getpriority(2) — Linux manual page


getpriority(2)             System Calls Manual            getpriority(2)

NAME         top

       getpriority, setpriority - get/set program scheduling priority

LIBRARY         top

       Standard C library (libc, -lc)

SYNOPSIS         top

       #include <sys/resource.h>

       int getpriority(int which, id_t who);
       int setpriority(int which, id_t who, int prio);

DESCRIPTION         top

       The scheduling priority of the process, process group, or user,
       as indicated by which and who is obtained with the getpriority()
       call and set with the setpriority() call.  The process attribute
       dealt with by these system calls is the same attribute (also
       known as the "nice" value) that is dealt with by nice(2).

       The value which is one of PRIO_PROCESS, PRIO_PGRP, or PRIO_USER,
       and who is interpreted relative to which (a process identifier
       for PRIO_PROCESS, process group identifier for PRIO_PGRP, and a
       user ID for PRIO_USER).  A zero value for who denotes
       (respectively) the calling process, the process group of the
       calling process, or the real user ID of the calling process.

       The prio argument is a value in the range -20 to 19 (but see
       NOTES below), with -20 being the highest priority and 19 being
       the lowest priority.  Attempts to set a priority outside this
       range are silently clamped to the range.  The default priority is
       0; lower values give a process a higher scheduling priority.

       The getpriority() call returns the highest priority (lowest
       numerical value) enjoyed by any of the specified processes.  The
       setpriority() call sets the priorities of all of the specified
       processes to the specified value.

       Traditionally, only a privileged process could lower the nice
       value (i.e., set a higher priority).  However, since Linux
       2.6.12, an unprivileged process can decrease the nice value of a
       target process that has a suitable RLIMIT_NICE soft limit; see
       getrlimit(2) for details.

RETURN VALUE         top

       On success, getpriority() returns the calling thread's nice
       value, which may be a negative number.  On error, it returns -1
       and sets errno to indicate the error.

       Since a successful call to getpriority() can legitimately return
       the value -1, it is necessary to clear errno prior to the call,
       then check errno afterward to determine if -1 is an error or a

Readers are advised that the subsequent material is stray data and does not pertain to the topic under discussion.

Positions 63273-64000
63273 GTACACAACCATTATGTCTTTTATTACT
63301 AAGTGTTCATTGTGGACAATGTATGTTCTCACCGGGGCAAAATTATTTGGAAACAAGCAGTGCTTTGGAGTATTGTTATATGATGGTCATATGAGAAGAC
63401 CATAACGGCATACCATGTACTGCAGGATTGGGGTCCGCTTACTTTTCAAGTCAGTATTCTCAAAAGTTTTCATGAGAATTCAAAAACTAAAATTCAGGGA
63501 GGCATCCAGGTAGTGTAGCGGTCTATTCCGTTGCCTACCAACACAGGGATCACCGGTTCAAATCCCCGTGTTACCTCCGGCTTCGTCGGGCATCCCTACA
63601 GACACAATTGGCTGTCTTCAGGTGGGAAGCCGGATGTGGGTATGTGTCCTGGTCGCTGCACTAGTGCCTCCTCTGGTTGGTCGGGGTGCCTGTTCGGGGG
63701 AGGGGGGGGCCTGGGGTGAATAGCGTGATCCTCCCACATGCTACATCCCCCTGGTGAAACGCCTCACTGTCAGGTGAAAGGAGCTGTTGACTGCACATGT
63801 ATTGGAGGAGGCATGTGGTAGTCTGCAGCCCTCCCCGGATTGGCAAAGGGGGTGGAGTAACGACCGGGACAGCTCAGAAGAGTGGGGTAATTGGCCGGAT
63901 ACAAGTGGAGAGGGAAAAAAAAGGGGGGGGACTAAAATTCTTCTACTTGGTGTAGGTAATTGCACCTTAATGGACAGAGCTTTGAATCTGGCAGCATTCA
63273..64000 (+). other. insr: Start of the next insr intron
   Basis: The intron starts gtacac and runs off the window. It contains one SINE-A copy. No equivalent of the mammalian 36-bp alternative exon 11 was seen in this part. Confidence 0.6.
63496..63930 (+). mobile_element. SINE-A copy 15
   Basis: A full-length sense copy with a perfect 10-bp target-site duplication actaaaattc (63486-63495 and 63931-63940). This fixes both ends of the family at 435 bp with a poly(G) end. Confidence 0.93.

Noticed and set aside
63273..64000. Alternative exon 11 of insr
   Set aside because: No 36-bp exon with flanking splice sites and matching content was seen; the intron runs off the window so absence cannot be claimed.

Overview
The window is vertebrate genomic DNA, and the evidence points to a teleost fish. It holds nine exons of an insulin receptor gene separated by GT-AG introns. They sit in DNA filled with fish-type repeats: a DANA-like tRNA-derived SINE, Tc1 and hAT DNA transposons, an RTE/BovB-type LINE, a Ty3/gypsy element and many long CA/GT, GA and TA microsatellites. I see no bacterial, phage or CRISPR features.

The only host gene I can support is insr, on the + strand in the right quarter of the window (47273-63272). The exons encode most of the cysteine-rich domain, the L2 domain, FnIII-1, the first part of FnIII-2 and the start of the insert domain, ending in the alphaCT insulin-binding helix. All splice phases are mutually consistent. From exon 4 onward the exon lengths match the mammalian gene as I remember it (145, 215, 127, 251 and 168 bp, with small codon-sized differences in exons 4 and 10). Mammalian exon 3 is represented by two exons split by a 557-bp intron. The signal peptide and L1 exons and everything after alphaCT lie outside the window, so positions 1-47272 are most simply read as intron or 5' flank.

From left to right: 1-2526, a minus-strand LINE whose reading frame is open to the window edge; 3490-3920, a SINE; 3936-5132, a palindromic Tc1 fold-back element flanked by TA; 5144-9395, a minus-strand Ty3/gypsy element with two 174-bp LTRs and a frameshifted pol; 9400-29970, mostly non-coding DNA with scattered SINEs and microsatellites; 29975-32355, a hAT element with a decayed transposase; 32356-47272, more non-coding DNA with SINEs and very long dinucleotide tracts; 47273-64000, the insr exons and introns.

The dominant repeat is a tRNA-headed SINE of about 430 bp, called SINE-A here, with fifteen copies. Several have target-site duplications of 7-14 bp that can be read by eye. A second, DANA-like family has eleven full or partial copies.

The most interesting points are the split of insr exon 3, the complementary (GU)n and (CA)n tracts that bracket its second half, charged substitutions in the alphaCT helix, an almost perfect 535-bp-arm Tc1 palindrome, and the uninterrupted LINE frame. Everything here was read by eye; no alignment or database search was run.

legitimate value.

       setpriority() returns 0 on success.  On failure, it returns -1
       and sets errno to indicate the error.

ERRORS         top

       EACCES The caller attempted to set a lower nice value (i.e., a
              higher process priority), but did not have the required
              privilege (on Linux: did not have the CAP_SYS_NICE

       EINVAL which was not one of PRIO_PROCESS, PRIO_PGRP, or

       EPERM  A process was located, but its effective user ID did not
              match either the effective or the real user ID of the
              caller, and was not privileged (on Linux: did not have the
              CAP_SYS_NICE capability).  But see NOTES below.

       ESRCH  No process was located using the which and who values

STANDARDS         top


HISTORY         top

       POSIX.1-2001, SVr4, 4.4BSD (these interfaces first appeared in

NOTES         top

       For further details on the nice value, see sched(7).

       Note: the addition of the "autogroup" feature in Linux 2.6.38
       means that the nice value no longer has its traditional effect in
       many circumstances.  For details, see sched(7).

       A child created by fork(2) inherits its parent's nice value.  The
       nice value is preserved across execve(2).

       The details on the condition for EPERM depend on the system.  The
       above description is what POSIX.1-2001 says, and seems to be
       followed on all System V-like systems.  Linux kernels before
       Linux 2.6.12 required the real or effective user ID of the caller
       to match the real user of the process who (instead of its
       effective user ID).  Linux 2.6.12 and later require the effective
       user ID of the caller to match the real or effective user ID of
       the process who.  All BSD-like systems (SunOS 4.1.3, Ultrix 4.2,
       4.3BSD, FreeBSD 4.3, OpenBSD-2.5, ...) behave in the same manner
       as Linux 2.6.12 and later.

   C library/kernel differences
       The getpriority system call returns nice values translated to the
       range 40..1, since a negative return value would be interpreted
       as an error.  The glibc wrapper function for getpriority()
       translates the value back according to the formula
       unice = 20 - knice (thus, the 40..1 range returned by the kernel
       corresponds to the range -20..19 as seen by user space).

BUGS         top

       According to POSIX, the nice value is a per-process setting.
       However, under the current Linux/NPTL implementation of POSIX
       threads, the nice value is a per-thread attribute: different
       threads in the same process can have different nice values.
       Portable applications should avoid relying on the Linux behavior,
       which may be made standards conformant in the future.

SEE ALSO         top

       nice(1), renice(1), fork(2), capabilities(7), sched(7)

       Documentation/scheduler/sched-nice-design.txt in the Linux kernel
       source tree (since Linux 2.6.23)

COLOPHON         top

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Linux man-pages 6.9.1          2024-05-02                 getpriority(2)

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